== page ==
Grandfather panicked as soon as he saw the test paper. “What? Zero! What was the question ? Show me
“e question paper.” He took the question paper and read out aloud.
“There are seven days in a week. How many days are there in two weeks?”
Her answer was ‘7 X 2 = 14’.
Teacher had put a cross in red ink across her answer.There was a huge zero in the adjacent margin.
“Is it wrong, Grandpa? How is it wrong?”
“That’s what puzzles me too.”
The next day Grandfather took leave from work. He accompanied Janani to school. He met the Maths teacher in private and showed her the test paper which he had brought along.
“What’s wrong with this, Ma’am?”
The teacher glanced at the paper”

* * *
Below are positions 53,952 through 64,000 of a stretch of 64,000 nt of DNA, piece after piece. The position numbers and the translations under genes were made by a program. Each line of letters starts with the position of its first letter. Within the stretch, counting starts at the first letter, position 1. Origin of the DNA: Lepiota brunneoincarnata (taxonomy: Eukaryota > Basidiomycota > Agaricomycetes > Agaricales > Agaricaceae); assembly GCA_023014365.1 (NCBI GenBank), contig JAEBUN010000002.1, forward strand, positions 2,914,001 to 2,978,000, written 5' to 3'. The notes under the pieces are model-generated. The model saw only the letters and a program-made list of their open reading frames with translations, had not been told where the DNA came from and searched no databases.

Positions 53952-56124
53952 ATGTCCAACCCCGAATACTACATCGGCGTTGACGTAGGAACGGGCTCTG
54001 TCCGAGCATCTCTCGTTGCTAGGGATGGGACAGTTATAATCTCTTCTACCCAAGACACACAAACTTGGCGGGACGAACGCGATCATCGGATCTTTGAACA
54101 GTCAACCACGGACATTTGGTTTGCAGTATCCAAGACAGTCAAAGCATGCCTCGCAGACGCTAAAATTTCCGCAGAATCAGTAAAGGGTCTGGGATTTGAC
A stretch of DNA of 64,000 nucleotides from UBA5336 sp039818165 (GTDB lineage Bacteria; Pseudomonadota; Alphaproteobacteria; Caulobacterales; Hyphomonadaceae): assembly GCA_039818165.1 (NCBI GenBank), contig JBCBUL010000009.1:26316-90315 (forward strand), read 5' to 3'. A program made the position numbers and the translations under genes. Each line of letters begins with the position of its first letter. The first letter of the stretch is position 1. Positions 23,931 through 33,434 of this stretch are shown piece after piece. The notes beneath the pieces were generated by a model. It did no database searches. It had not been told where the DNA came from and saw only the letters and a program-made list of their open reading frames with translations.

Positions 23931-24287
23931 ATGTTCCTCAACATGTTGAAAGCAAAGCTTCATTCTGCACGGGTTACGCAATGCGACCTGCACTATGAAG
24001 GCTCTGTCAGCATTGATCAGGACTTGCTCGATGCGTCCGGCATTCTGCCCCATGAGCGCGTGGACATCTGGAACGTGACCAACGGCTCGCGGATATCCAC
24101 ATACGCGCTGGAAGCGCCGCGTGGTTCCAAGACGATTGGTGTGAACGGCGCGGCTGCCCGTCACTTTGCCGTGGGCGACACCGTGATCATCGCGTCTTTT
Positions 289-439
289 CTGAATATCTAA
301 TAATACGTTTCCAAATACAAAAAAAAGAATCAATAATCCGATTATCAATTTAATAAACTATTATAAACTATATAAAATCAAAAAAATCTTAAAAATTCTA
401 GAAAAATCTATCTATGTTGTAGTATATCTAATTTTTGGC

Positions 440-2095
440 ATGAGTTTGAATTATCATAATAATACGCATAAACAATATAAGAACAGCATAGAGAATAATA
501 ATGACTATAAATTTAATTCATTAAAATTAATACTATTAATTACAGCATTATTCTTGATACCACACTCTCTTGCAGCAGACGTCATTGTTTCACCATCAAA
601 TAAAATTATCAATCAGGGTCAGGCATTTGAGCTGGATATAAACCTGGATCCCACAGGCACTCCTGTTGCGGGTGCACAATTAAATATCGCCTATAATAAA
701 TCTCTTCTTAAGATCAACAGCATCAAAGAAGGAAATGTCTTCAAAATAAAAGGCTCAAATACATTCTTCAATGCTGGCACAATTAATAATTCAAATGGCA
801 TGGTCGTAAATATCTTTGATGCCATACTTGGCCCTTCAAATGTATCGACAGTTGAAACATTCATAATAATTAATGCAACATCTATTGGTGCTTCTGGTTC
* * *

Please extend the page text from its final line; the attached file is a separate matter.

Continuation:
“without taking it from him.
“Oh! This?”
“Why is it wrong?”
“It is wrong.”
“How so?”
The teacher raised her hand and stopped him from speaking any further.
“I’ll tell you why. We have worked out the solution to this exact problem in class.”
“How?”
“There are seven days in a week. So, in two weeks, 2 x 7 = 14.”
“Okay. But is it wrong if the child answers as 7 x 2 = 14?”
“It is wrong. She will have to answer exactly how we teach her in class. It is wrong to have answered 7 x 2 = 14 when we had in fact taught her 2 x 7 = 14.”
“But that is unfair, Ma’am!” Grandfather shouted. “I will
“complain to the Principal.”
“Please do so,” the teacher said without being bothered by his threat.
The Principal removed his spectacles, put on his reading glasses and looked back and forth at the question paper and the answer sheet. He listened attentively to everything Grandfather told him. “Please wait a moment. I’ll look into this,” he said finally.
Janani’s Maths teacher was called in. She came holding the Maths Workbook in her hand, as if she was anticipating the call.
“What’s this?” the Principal asked her.